Ao's government passed a resolution in 1964 calling for the integration of all Naga inhabited regions with Nagaland and in May 1964 a ceasefire agreement was concluded between the Naga insurgents and the Government of India. Ao had attended the negotiations only as an observer on the government side, as the insurgents refused to recognize his state government.[9] The same year, he also survived an assassination attempt.[3][7][10] Although the NNO held an absolute majority in the Nagaland Legislative Assembly following the elections of 1964, Ao's government was voted out in a no-confidence motion introduced in the Assembly in August 1966. Following Ao's ouster, he was succeeded by his NNO colleague and Speaker of the house T.N. Angami as Chief Minister.[11]


Following his resignation as Chief Minister, Ao was appointed chairman of the National Commission for Scheduled Castes and Scheduled Tribes in 1966. He headed a committee set up by the Planning Commission to appraise the functioning of tribal development programmes in the Third Five Year Plan. The committee made several recommendations on tribal welfare policy, classification of tribes and on protective and administrative measures for tribal communities.[3][12] In subsequent elections to the Nagaland Legislative Assembly, Ao performed poorly, but he remained a senior party leader of the opposition United Front of Nagaland for several years.[3]


Ao died at Mokokchung on 19 September 1988, following a prolonged period of ill health and was buried with state honours two days later. As head of the NPC, Ao enabled Naga politics to adapt to and adopt successfully the Indian parliamentary democratic model of governance, despite problems with insurgent groups continuing.[13] In 2004, J B Jasokie a former Chief Minister of Nagaland revealed that he had voluntarily stepped aside to allow Ao to become the state's first chief minister on account of the latter's seniority and perfect understanding, despite having won more votes among the legislators than Ao.[14]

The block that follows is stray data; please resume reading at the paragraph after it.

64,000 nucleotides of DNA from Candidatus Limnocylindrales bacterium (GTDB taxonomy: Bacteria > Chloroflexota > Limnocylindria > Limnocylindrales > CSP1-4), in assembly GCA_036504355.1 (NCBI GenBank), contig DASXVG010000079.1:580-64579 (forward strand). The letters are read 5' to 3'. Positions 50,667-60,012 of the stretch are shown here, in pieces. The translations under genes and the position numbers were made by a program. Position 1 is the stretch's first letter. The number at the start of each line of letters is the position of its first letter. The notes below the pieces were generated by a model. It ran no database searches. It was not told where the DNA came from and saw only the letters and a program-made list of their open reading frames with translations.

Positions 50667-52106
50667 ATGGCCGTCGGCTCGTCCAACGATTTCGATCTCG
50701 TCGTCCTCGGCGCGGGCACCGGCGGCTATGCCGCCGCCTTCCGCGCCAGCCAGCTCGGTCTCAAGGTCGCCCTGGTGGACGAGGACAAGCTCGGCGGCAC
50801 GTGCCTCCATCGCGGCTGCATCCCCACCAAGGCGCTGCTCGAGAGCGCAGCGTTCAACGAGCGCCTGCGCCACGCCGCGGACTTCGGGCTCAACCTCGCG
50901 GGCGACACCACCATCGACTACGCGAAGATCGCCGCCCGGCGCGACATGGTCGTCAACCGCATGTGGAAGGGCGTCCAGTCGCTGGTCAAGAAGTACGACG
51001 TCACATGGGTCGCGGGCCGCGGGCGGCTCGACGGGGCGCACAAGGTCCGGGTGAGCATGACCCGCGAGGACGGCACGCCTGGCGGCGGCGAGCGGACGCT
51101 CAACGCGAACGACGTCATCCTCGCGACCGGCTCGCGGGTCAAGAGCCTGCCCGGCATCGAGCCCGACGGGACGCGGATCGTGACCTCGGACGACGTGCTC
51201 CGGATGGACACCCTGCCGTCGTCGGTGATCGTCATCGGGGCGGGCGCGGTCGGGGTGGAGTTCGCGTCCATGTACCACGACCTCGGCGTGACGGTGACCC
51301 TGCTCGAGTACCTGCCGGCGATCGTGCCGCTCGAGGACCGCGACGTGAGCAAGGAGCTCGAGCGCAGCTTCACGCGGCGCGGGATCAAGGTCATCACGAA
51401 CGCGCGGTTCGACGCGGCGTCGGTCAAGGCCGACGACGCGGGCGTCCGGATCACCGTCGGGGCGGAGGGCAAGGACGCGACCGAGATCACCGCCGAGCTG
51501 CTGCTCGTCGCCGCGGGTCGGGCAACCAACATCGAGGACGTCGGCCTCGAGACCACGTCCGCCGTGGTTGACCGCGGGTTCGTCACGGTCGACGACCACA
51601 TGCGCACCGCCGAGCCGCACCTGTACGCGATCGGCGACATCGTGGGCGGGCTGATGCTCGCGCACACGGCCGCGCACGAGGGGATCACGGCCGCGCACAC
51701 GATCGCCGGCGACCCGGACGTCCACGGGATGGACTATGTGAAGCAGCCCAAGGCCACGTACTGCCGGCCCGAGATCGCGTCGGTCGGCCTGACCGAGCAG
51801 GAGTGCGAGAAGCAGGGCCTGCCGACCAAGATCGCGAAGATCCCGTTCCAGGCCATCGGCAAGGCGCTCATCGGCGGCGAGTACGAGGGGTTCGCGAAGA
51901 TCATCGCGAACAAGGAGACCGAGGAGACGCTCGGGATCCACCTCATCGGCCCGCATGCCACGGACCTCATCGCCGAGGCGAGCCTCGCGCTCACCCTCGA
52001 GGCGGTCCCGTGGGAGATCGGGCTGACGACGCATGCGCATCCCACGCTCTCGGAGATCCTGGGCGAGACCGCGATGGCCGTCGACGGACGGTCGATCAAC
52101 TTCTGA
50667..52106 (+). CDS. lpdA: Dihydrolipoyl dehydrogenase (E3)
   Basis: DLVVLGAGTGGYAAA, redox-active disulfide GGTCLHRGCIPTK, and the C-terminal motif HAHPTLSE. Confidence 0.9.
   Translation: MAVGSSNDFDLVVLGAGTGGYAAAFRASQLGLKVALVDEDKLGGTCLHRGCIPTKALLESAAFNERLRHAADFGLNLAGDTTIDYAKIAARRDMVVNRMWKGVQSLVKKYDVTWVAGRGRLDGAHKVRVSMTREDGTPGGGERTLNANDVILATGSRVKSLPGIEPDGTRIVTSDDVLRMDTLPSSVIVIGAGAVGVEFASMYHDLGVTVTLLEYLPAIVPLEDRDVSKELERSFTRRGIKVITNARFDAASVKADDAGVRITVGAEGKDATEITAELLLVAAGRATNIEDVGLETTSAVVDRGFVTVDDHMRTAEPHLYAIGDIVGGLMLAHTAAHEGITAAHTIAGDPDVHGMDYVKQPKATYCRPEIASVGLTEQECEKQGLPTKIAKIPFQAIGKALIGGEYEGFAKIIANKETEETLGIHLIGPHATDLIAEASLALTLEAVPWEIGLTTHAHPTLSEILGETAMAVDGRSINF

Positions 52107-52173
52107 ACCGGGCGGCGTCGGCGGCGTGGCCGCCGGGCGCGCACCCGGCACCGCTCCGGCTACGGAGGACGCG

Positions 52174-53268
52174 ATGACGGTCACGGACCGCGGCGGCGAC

1. ^ Nag, pp. 270-271
  2. ^ "CMHSS IMPUR : THE OLDEST SCHOOL IN NAGALAND". The India Post. 6 June 2008. Retrieved 20 January 2013.
  3. ^ a b c d e "'P Shilu Ao', a legend... gone and forgotten". Nagaland Post. 11 August 2012. Retrieved 20 January 2013.
  4. ^ "The Quest for Naga Accord". Retrieved 20 January 2013.[dead link]
  5. ^ "Chief Minister of Nagaland". Retrieved 20 January 2013.
  6. ^ "NAGALAND LEGISLATIVE ASSEMBLY". Retrieved 20 January 2013.
  7. ^ a b Prakash, Ved (2007). Encyclopaedia of North-East India, Volume 5. New Delhi: Atlantic Publishers. pp. 1933, 1934. ISBN 9788126907076.
  8. ^ Kumar, B B (2005). Naga Identity. New Delhi: Concept Publishing Company. p. 160. ISBN 9788180691928.
  9. ^ Nag, p. 271
  10. ^ "All unquiet on the Naga front". First Post. 3 June 2011. Retrieved 20 January 2013.
  11. ^ Murry, Khochamo Chonzamo (2007). Naga Legislative Assembly And Its Speakers. New Delhi: Mittal Publications. p. 131. ISBN 9788183241267.
  12. ^ Mehta, P C (2006). Development Of Indian Tribes. New Delhi: Discovery Publishing House. p. 102. ISBN 9788183561129.
  13. ^ "Operation hornbill festival 2004". Seminar. Retrieved 20 January 2013.
  14. ^ "Many precious years and money gone that could have prospered Nagaland: Jasokie". 7 February 2004. Retrieved 20 January 2013.


  • Nag, Sajal, Contesting Marginality: Ethnicity, Insurgence and Subnationalism in North-East India, Technical Publications, 2002, ISBN 8173044279, 9788173044274